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N Engl J Med. 2004 May 6;350(19):1937-44.

Postoperative concurrent radiotherapy and chemotherapy for high-risk squamous-cell carcinoma of the head and neck.

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New York University Medical Center, New York, USA.



Despite the use of resection and postoperative radiotherapy, high-risk squamous-cell carcinoma of the head and neck frequently recurs in the original tumor bed. We tested the hypothesis that concurrent postoperative administration of cisplatin and radiotherapy would improve the rate of local and regional control.


Between September 9, 1995, and April 28, 2000, 459 patients were enrolled. After undergoing total resection of all visible and palpable disease, 231 patients were randomly assigned to receive radiotherapy alone (60 to 66 Gy in 30 to 33 fractions over a period of 6 to 6.6 weeks) and 228 patients to receive the identical treatment plus concurrent cisplatin (100 mg per square meter of body-surface area intravenously on days 1, 22, and 43).


After a median follow-up of 45.9 months, the rate of local and regional control was significantly higher in the combined-therapy group than in the group given radiotherapy alone (hazard ratio for local or regional recurrence, 0.61; 95 percent confidence interval, 0.41 to 0.91; P=0.01). The estimated two-year rate of local and regional control was 82 percent in the combined-therapy group, as compared with 72 percent in the radiotherapy group. Disease-free survival was significantly longer in the combined-therapy group than in the radiotherapy group (hazard ratio for disease or death, 0.78; 95 percent confidence interval, 0.61 to 0.99; P=0.04), but overall survival was not (hazard ratio for death, 0.84; 95 percent confidence interval, 0.65 to 1.09; P=0.19). The incidence of acute adverse effects of grade 3 or greater was 34 percent in the radiotherapy group and 77 percent in the combined-therapy group (P<0.001). Four patients who received combined therapy died as a direct result of the treatment.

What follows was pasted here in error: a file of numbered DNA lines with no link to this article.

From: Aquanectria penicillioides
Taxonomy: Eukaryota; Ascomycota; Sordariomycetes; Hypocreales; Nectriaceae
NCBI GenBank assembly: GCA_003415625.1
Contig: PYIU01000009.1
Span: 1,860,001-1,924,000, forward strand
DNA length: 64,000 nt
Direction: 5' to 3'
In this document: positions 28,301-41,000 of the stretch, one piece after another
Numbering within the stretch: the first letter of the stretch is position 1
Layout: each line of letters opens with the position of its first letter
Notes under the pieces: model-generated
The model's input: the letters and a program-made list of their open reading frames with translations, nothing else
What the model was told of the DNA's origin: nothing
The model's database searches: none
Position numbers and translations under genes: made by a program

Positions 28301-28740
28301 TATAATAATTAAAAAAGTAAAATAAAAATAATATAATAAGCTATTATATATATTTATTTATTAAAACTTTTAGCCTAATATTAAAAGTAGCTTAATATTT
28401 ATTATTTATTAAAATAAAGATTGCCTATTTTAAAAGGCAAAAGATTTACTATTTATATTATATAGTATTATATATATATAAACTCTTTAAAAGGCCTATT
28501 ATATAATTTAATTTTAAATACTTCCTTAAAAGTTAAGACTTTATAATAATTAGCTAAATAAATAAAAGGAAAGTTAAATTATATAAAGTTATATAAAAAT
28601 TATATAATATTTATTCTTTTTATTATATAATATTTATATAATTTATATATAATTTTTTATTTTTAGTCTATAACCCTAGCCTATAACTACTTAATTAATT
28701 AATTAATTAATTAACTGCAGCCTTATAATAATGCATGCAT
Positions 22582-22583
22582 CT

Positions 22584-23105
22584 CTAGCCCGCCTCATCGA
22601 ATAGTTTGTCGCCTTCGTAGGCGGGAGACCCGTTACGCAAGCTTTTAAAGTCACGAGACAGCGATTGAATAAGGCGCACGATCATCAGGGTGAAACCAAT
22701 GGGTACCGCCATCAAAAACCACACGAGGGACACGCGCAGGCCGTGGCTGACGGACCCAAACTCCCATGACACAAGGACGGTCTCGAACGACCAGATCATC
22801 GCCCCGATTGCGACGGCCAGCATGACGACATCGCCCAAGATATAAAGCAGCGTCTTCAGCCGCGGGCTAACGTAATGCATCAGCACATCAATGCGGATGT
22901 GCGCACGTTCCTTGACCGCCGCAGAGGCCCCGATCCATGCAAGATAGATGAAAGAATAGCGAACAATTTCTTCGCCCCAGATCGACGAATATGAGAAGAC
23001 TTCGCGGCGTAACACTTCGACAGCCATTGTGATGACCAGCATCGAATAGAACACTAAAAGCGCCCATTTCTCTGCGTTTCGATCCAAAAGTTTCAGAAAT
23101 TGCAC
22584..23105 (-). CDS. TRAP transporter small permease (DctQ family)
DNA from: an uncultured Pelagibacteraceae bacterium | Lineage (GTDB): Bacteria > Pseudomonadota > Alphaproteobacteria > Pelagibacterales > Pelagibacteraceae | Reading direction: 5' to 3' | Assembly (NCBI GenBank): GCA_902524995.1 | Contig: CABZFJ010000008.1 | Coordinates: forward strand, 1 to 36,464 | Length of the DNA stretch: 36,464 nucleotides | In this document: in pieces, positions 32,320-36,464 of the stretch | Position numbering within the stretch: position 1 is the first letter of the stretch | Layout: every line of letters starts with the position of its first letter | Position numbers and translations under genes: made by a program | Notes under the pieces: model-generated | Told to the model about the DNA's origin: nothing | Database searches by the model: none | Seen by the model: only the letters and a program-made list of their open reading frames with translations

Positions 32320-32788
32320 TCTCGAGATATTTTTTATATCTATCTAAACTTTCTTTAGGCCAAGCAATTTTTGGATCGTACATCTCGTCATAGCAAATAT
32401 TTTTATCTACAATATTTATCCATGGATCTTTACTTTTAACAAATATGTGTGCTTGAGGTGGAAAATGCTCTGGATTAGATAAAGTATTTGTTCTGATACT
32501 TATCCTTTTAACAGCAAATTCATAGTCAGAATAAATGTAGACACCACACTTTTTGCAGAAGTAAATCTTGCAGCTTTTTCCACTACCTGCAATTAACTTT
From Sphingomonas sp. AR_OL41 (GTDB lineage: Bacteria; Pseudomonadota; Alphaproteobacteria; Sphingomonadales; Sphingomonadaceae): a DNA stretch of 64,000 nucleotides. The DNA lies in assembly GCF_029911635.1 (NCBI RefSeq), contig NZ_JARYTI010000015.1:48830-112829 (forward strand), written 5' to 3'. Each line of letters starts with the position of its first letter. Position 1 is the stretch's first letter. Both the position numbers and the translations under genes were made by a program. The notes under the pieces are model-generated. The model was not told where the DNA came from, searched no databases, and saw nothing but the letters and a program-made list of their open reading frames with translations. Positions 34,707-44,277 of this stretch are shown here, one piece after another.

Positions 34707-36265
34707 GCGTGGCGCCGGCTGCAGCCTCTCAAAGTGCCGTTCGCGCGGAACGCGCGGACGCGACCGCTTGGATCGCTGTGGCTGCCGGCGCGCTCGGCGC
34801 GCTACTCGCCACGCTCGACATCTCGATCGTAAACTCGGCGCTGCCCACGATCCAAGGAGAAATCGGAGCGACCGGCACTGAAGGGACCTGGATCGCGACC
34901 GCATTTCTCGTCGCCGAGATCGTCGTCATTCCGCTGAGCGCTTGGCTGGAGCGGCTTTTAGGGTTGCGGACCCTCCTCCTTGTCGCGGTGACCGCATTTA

Among high-risk patients with resected head and neck cancer, concurrent postoperative chemotherapy and radiotherapy significantly improve the rates of local and regional control and disease-free survival. However, the combined treatment is associated with a substantial increase in adverse effects.

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